March 23, 2014 - 2 minute read - blogging personal

Bigfoot Footnotes in Jekyll

Like the good doctor, I knew as soon as I saw Bigfoot that I would be adding it to this site. 1 I’ve avoided footnotes up till now because the HTML formatting for them seemed far too fiddley, and the Jekyll Markdown processor I was using did not support them.

  1. I’ve always liked footnotes. 

December 27, 2013 - 1 minute read - tech jekyll blogging

Vim Power

vim_iconNo server, desktop, or laptop install is complete without Vim, and yet, there are times when I still see questions pop up on IRC about how to do basic editing of config files with vi. I remember, years ago, asking some of the same questions of an older Unix guru, and asking why I should bother learning such an eccentric and “outdated” text editor. His answer has stuck with me, he said “Because it is the only text editor guaranteed to be on every server, and some day you will need it, and have no other alternatives.” Vim, short for “vi improved” is ubiquitous, but it is also so much more, and the time you spend learning it will be repaid to you tenfold in productivity.

January 28, 2013 - 5 minute read - blogging vim

Meta

You get good at something by doing it repeatedly. I’ve been writing on this site for six years now, but with little direction or topic. I’ve gotten good at not making anything of the site, which is not where I wanted to be when I wrote about why I kept this site in 2011. I’ve not kept to a regular schedule, or a common theme, so I am not surprised to see that the only traffic I have going to the site is my own, and a few that found the site from Google. The preceding statement will make the next seem a bit ridiculous, but bear with me.

January 26, 2013 - 2 minute read - blogging

Dogfood

I would like to introduce you to Scout, my desktop, baked blogging engine. I’d like to, but Scout is not quite ready yet, so I’m keeping him under wraps till I’m sure. There is only one way to be really sure, and that’s to use Scout to publish my own blog, every day.

January 15, 2013 - 3 minute read - paragraphs blogging

Writing Online

Every so often I get the inkling to make this site more than what it is. Since 2008 I’ve been writing fairly regularly here about whatever comes to mind, and in doing so I’ve covered several topics. I’ve written about Android and Mac geekery, success and failure in Mac development, business, psychology, systems administration, personal stories, and memories. More than anything, I have tried to inspire others, and sometimes, if I’m very, very lucky, I succeed.

August 21, 2011 - 3 minute read - blogging life personal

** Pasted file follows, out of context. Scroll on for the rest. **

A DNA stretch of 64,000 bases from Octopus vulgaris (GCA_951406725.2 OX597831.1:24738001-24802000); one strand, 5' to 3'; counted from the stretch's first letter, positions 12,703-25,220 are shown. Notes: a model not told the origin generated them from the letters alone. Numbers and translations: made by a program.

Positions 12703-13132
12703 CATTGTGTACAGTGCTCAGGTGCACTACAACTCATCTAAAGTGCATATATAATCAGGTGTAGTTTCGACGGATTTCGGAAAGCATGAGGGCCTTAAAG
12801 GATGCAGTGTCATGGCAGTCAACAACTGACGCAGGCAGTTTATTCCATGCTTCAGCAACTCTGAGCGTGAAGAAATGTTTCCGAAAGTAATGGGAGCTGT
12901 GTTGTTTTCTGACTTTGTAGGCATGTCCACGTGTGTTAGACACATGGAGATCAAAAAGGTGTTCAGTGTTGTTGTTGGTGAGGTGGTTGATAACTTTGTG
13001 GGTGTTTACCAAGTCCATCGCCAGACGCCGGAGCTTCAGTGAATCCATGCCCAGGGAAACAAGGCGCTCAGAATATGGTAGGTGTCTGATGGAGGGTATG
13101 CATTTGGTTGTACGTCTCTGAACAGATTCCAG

Text Editing in MacVim

The venerable BBEdit recently received a big upgrade, and looks poised to attract users of TextMate, which, by all accounts, has been abandoned by its developer. I tried to love BBEdit, but it always felt like trying on someone else’s clothes. They might look good, but that does not mean the clothes will be comfortable for you. Recent conversations about text editors on Build and Analyze led me to rethink my position, and examine in more detail how I came to choose MacVim.

August 4, 2011 - 4 minute read - vim blogging setup

Jekyll Bookmarklet

I have a handful of Automator scripts I’ve created to make maintaining this site with Jekyll just a little easier. The first script let’s me highlight some text on a web page and click a bookmarklet (or, more likely, hit the command+3 key combo), and the script creates a newly formatted Jekyll post with the highlighted text in markdown quoted syntax, and opens it in my default Markdown editor.

April 5, 2011 - 3 minute read - blogging programming javascript

Writing about Jekyll

I’m writing an article for TAB about my new blogging engine, Jekyll. I’ve taken most of the reliance on the command line out of dealing with Jekyll on a day to day basis, and instead have a few Automator workflows in the scripts menu in the Mac menubar. It’s a great setup, I’m really enjoying it. I’m sure there will be quite a bit of enhancement yet to come, but my initial workflow looks like this:

  1. Click “New Blog Post”
  2. Write the article
  3. Click “Run Jekyll”
  4. Make sure everything worked using the local webrick web server.
  5. Click “Kill Jekyll”
  6. Click “Sync Site”

Here’s what I’ve got so far in the automator workflows:

New Blog Post

First, I run the “Ask for Text” action to get the name of the post. Then, I run this script:

NAME=`echo $1 | sed s/\ /-/g`
USERNAME=`whoami`
POSTNAME=`date "+%Y-%m-%d"-$NAME`
POST_FQN=/Users/$USERNAME/Sites/_posts/$POSTNAME.markdown
touch $POST_FQN
echo "---" >> $POST_FQN
echo "layout: post" >> $POST_FQN
echo "title: $1" >> $POST_FQN
echo "---" >> $POST_FQN
/usr/bin/mate $POST_FQN

Run Jekyll

First, I run this script:

USERNAME=`whoami`
cd /Users/$USERNAME/Sites
/usr/bin/jekyll > /dev/null
/usr/bin/jekyll --server  > /dev/null 2>&1 &
/usr/local/bin/growlnotify --appIcon Automator Jekyll is Done -m 'And there was much rejoicing.'
echo "http://localhost:4000"

Followed by the “New Safari Document” Automator action. This runs Jekyll which converts the blog post I just wrote in markdown syntax to html, updates the site navigation, starts the local web server and opens the site in Safari to preview.